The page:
Intermittent fasting is a powerful method to get high blood sugar under control. It lowers blood sugar even when intermittent fasting does not lead to weight loss. As a consequence, intermittent fasting also lowers insulin levels and improves insulin resistance.
Diabetes patients can lower their insulin dose, and research suggests that intermittent fasting helps prevent diabetes type 2.
Many people try intermittent fasting because they hear it’s a great strategy to lose some weight and because there are many health benefits associated with intermittent fasting.
But are you concerned what going so long without eating may do to your blood sugar levels?
That’s a great question and hopefully this article will explain what intermittent fasting can do to your blood sugar levels so you can make an informed decision about trying intermittent fasting!
There is always sugar in your blood and the amount of sugar can change based on the last time you eat and what was in that meal.
However, some people have chronically elevated blood sugar levels, or blood glucose levels, and that’s a problem. This is called hyperglycemia.
When your blood sugar levels are high, your pancreas releases a hormone called insulin. Insulin helps bring sugar into your cells to use for energy and any extra sugar will go to the liver to be stored or converted into adipose tissue (body fat) (1).
If your sugar levels remain elevated, so do your insulin levels. If this continues to happen, over time, your cells won’t respond to insulin the way they should (2, 3). To put this into perspective, think about when you change your clothes. When you first put on your shirt or pants, you feel it. But within a few minutes, you no longer notice it. This same thing can happen to your body with insulin…make sense? This is called insulin resistance.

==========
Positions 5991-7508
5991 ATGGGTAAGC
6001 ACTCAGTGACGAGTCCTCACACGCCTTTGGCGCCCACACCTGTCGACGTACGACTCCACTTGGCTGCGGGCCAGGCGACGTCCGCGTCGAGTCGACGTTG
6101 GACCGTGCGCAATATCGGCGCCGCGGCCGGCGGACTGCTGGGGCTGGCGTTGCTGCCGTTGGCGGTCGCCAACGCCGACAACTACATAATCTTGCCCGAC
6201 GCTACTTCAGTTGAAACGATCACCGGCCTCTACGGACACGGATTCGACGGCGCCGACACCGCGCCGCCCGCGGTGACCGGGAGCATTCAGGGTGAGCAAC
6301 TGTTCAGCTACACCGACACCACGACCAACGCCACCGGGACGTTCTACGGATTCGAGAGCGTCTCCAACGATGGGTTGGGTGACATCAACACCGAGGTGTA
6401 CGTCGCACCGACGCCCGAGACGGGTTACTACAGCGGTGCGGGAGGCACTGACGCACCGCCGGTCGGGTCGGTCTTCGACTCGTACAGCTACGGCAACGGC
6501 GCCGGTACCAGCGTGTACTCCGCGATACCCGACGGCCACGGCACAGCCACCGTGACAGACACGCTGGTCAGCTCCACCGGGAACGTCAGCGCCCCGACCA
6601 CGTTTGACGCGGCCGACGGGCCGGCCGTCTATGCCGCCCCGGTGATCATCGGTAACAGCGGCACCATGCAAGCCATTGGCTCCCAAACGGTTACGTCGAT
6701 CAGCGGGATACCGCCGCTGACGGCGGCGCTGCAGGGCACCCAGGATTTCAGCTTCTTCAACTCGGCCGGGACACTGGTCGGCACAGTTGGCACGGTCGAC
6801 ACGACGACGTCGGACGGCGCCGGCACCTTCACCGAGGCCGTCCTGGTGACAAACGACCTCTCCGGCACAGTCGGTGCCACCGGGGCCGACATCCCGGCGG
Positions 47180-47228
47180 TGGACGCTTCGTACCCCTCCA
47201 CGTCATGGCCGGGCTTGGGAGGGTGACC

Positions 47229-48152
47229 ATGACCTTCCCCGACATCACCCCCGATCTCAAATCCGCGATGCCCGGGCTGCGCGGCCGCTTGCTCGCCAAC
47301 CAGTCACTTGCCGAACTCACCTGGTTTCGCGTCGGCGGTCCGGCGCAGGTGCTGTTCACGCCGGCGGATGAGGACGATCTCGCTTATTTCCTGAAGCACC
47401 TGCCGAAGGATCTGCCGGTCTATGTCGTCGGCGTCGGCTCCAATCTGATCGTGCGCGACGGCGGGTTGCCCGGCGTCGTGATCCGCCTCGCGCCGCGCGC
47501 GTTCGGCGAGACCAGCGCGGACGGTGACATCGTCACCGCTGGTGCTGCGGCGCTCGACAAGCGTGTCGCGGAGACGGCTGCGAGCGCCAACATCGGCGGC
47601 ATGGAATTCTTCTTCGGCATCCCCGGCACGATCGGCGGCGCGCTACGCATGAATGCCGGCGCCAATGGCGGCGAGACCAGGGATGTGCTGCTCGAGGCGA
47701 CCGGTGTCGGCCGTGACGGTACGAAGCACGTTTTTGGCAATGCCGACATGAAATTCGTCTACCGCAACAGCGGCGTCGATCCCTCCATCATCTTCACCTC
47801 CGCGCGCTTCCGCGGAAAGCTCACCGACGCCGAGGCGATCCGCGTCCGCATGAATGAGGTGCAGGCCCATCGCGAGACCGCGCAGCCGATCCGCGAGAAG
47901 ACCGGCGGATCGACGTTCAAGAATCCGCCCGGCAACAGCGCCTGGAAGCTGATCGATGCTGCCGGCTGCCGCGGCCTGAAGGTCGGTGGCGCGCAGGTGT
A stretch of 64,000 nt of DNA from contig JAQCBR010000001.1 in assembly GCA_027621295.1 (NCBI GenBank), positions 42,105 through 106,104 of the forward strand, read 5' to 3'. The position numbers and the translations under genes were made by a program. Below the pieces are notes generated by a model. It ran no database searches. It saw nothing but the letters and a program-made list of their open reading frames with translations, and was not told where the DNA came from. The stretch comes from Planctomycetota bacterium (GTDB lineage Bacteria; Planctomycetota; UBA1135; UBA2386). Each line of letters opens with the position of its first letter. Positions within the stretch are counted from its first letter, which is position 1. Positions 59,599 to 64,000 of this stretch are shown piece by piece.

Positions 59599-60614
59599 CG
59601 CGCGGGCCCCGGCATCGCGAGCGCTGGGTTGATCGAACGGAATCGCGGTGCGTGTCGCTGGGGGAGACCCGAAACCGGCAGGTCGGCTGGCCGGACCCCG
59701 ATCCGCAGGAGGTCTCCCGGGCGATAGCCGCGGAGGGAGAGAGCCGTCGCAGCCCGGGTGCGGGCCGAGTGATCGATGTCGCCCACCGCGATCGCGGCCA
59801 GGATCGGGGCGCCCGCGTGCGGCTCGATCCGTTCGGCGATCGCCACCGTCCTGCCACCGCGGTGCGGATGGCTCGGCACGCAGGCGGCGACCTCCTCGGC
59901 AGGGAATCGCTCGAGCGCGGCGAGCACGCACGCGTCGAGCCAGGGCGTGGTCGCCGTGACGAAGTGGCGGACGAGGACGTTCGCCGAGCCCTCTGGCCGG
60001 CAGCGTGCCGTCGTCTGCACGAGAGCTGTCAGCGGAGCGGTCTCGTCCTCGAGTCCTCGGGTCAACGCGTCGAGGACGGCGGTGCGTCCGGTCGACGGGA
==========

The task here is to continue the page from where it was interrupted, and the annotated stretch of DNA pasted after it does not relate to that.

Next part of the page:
Once your body no longer normally reacts to insulin, glucose doesn't enter the cells as easily and will build up in the blood, causing hyperglycemia
Most people know that hyperglycemia can eventually lead to type 2 diabetes. But did you know that high sugar levels can also increase one’s risk for other conditions like atherosclerosis, cancer, inflammation, and liver damage (4, 5, 6, 7, 8)?
Keeping your blood sugar levels under control is important to maintaining a healthy life and minimizing your risk for various diseases.
Studies have shown that intermittent fasting can help decrease your risk of type 2 diabetes because it helps your body regulate your blood sugar.
For example, a recent meta-analysis on twelve different studies showed that various forms of intermittent fasting helped decrease fasting blood glucose levels while helping to increase insulin sensitivity (9).
A 2018 case report was done in three people with type 2 diabetes and reported that after a month, all three people no longer required the use of insulin injections (10).